Libraries: Their Importance to Writers

On Saturday, October 8, 2016, I will be at the Bloomingdale Branch of the Van Buren District Library from 10 a.m. to 3 p.m. At 1:00 p.m. I will be talking about my books, writing, and the various ways of getting published.


If you don’t live on the west side of Michigan, you may never have heard of Bloomingdale. Even if you do live on this side, you may not have heard of the village. Yes, it’s a village, not a town or a city. The 2010 Census has the population at 454. It’s a farming community about 18 miles east of Lake Michigan. If you’re driving through on County Road 388 you might miss the library. I did the first time I was there. The library is part of the Bloomingdale Municipal Center.

It’s a small library but an important one to the community, as are most of the small, branch libraries throughout Michigan. Over the years libraries have changed to meet the needs of their communities and to incorporate the new digital age. No longer are they simply locations where people can find books and do research, they are also digital centers, gathering places for meetings (book clubs, writing groups), and sometimes shelters for the homeless.

Some writers look down on sales to libraries. They feel it’s like one person buying a book and then passing it around to all of their friends to read. And, in a way, they’re right. Most libraries will only purchase one copy of a book. (They don’t have the funds to purchase more than one copy or the space to shelve it unless the book is extremely popular.) However, if every library and branch library in the United States purchased a copy of my book (there are an estimated 119,487 libraries of all kinds in the U.S. today according to an ALA Library fact sheet), I’d be very happy. But, alas, only a fraction of that number would ever purchase one of my books, sometimes because of the focus of the library, but more often due to limited funds. Cuts in Federal funding for libraries produce a double negative effect because they’re usually matched with state funding.

For two years I was on the board and worked as a volunteer for the Lawrence Memorial Library (the only all volunteer library in Michigan) in Climax. During that time I saw how limited funds were and how difficult it was decide how to spend that money. During that time I also saw the value of interacting with librarians so my name and my books were more than a review in the Library Journal.

I love libraries. (For the last ten years I’ve been under contract with a publisher who sells primarily to libraries.) Libraries allow people who might never buy one of my books, due to the cost, to read my stories. And I’ve had readers who first borrowed one of my books from the library follow up by purchasing a copy for themselves because they wanted one to keep.

I’m always excited when asked to speak at a library or be a part of a library’s book-oriented function. If you are anywhere nearby on Saturday, do stop by and say “Hi.”


Tagged , , , , . Bookmark the permalink.

9 Responses to Libraries: Their Importance to Writers

  1. Maris,

    As a retired librarian/teacher and library trustee, I second your comments. Libraries are the best bargain there is. They promote literacy and democracy. They provide books and magazines as well as audios and movies to the public. Not everyone can afford to buy pricey materials. As writers, we should support libraries and do presentations there when possible.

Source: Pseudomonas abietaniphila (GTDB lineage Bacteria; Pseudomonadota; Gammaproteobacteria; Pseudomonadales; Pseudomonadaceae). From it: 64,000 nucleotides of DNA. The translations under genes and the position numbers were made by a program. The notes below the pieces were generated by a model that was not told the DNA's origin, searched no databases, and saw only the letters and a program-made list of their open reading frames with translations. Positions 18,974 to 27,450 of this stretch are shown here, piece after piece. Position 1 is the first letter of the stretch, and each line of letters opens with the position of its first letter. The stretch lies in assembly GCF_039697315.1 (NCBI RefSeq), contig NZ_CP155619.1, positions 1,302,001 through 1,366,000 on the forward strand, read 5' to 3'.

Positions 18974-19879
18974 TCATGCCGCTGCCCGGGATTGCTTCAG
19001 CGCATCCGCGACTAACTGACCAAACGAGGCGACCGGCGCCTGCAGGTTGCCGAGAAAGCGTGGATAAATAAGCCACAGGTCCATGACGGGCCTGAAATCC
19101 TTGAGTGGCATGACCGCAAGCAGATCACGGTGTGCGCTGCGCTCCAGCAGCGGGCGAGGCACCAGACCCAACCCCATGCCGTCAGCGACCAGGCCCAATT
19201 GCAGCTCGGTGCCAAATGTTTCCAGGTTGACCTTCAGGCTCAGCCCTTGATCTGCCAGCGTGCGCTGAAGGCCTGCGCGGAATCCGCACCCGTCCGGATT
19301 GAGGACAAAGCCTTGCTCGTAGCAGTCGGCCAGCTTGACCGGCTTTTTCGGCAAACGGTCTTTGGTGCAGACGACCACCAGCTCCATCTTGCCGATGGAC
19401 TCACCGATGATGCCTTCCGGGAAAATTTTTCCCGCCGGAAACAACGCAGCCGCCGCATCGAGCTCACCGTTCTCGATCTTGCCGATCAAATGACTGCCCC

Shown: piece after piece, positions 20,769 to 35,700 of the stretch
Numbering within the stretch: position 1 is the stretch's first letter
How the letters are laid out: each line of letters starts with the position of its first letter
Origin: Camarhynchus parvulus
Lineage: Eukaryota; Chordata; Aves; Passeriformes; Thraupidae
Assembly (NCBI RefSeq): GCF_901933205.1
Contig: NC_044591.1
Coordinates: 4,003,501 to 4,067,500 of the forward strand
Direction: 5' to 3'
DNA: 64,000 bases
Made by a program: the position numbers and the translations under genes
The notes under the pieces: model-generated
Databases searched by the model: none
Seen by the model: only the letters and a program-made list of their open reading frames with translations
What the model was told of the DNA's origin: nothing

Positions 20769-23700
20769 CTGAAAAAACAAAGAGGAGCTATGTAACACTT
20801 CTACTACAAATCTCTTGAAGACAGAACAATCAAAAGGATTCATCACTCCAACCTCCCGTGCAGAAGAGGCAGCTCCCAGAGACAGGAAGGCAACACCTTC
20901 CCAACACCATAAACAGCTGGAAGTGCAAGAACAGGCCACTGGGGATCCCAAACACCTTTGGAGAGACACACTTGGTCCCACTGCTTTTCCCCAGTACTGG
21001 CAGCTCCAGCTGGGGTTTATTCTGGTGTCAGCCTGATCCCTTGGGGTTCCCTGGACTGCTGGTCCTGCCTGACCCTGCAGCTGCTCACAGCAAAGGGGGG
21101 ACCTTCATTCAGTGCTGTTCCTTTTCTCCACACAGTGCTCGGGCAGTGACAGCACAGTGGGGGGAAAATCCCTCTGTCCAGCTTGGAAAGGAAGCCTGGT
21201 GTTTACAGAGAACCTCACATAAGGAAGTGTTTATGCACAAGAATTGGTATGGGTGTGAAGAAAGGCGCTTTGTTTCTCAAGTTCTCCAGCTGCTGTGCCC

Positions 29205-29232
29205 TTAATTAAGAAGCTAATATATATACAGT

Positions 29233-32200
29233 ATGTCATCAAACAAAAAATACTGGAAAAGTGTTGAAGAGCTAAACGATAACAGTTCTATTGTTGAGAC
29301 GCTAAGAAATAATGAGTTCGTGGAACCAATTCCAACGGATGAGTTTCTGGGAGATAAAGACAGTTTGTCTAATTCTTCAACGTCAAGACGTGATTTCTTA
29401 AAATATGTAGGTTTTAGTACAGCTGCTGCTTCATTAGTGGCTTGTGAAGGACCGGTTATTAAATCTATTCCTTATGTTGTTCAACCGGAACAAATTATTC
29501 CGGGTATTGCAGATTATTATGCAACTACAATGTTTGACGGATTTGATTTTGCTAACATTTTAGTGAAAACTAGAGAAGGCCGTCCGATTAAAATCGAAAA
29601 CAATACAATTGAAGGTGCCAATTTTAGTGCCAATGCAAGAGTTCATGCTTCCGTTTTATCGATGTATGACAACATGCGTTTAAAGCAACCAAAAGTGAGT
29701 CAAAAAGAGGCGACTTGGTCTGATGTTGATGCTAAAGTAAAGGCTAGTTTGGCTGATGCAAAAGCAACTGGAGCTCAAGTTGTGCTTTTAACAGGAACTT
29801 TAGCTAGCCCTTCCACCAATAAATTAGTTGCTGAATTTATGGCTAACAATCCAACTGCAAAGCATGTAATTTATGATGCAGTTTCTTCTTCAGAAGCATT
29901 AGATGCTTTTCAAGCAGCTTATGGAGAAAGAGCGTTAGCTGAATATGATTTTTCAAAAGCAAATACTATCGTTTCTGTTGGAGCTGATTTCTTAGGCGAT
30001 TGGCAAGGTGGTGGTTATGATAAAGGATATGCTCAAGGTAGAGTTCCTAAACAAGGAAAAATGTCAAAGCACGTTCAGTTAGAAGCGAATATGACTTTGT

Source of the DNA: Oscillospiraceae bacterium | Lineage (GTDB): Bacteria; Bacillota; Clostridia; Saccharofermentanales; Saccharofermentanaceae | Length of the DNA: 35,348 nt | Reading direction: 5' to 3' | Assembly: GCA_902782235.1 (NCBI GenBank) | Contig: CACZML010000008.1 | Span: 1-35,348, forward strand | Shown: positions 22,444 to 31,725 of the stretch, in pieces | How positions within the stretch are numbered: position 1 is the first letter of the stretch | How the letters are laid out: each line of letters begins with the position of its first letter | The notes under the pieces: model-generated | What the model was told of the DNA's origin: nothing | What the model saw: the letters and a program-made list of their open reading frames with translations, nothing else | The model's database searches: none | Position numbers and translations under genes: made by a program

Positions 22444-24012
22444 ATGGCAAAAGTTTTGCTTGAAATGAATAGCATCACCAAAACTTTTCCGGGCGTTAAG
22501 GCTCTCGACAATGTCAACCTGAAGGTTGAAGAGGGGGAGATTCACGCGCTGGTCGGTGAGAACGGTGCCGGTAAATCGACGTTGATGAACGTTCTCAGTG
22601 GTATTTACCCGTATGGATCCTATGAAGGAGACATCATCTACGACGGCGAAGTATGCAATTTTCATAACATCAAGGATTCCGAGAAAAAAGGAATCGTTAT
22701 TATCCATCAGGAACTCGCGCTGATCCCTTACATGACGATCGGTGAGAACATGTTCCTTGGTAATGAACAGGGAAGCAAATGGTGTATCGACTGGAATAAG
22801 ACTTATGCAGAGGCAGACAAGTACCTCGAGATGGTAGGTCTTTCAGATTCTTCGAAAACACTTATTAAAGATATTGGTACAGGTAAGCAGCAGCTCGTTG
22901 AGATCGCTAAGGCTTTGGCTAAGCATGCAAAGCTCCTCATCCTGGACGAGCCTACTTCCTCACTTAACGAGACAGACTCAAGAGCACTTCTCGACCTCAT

• Maris Soule says:

      You’re so right, Jacqueline, regarding not everyone can afford to buy pricey materials. I have one writer friend who works two jobs, but she still can’t afford internet service. The library is her only way to connect.

    • love your point as to libraries promoting literacy. If people can’t read, books are of no use to them.

      Over the years I’ve volunteered at, worked at, supported, and most importantly read books at libraries.

  2. My love of libraries goes back to when I visited the Benton Harbor library as a kid and always came out with stacks of books. It was my favorite place. Now, especially with librarians in the family, I support them wholeheartedly! Have a great time Saturday.

    • Maris Soule says:

      Thank you, Lucy. I will. When I started writing, I utilized a bookmobile and the librarian driving it for help. I don’t know if they even have those any more.

  3. Melissa Keir says:

    When I travel, libraries become the place for me to visit because I know I will always find a quiet place to work and get internet. I’ve visited libraries in the UP as well as various ones in the Lower Peninsula. They are always my go to places to visit! Good luck with your presentation.

    • Maris Soule says:

      Thanks, Melissa. What’s nice is libraries still have that quiet atmosphere, but most also have a room or rooms where people can meet and talk. And each library I’ve visited seems to have its own personality.

  4. I love libraries. I started volunteering at my local library when I was 9 years old. I learned how to file books by author and title and how to shelf books.

    I used my local library all the time to write and borrow books. I used my high school library all through school and volunteered in my kids school library. I also volunteered for years at the Robert E. Lee Civil War Library and Research Center. Loved every minute of being in libraries.

    • Maris Soule says:

      Pat, I’m with you. I love going to a library, both as a patron and as a speaker. I loved those two years I was on the library board in Climax and saw first hand how much work was involved. I loved being on a committee that decided which books to purchase, and I hated the job of pulling books off the shelf and putting them on the “for sale” rack because no one had checked the books out for years and we needed the shelf space.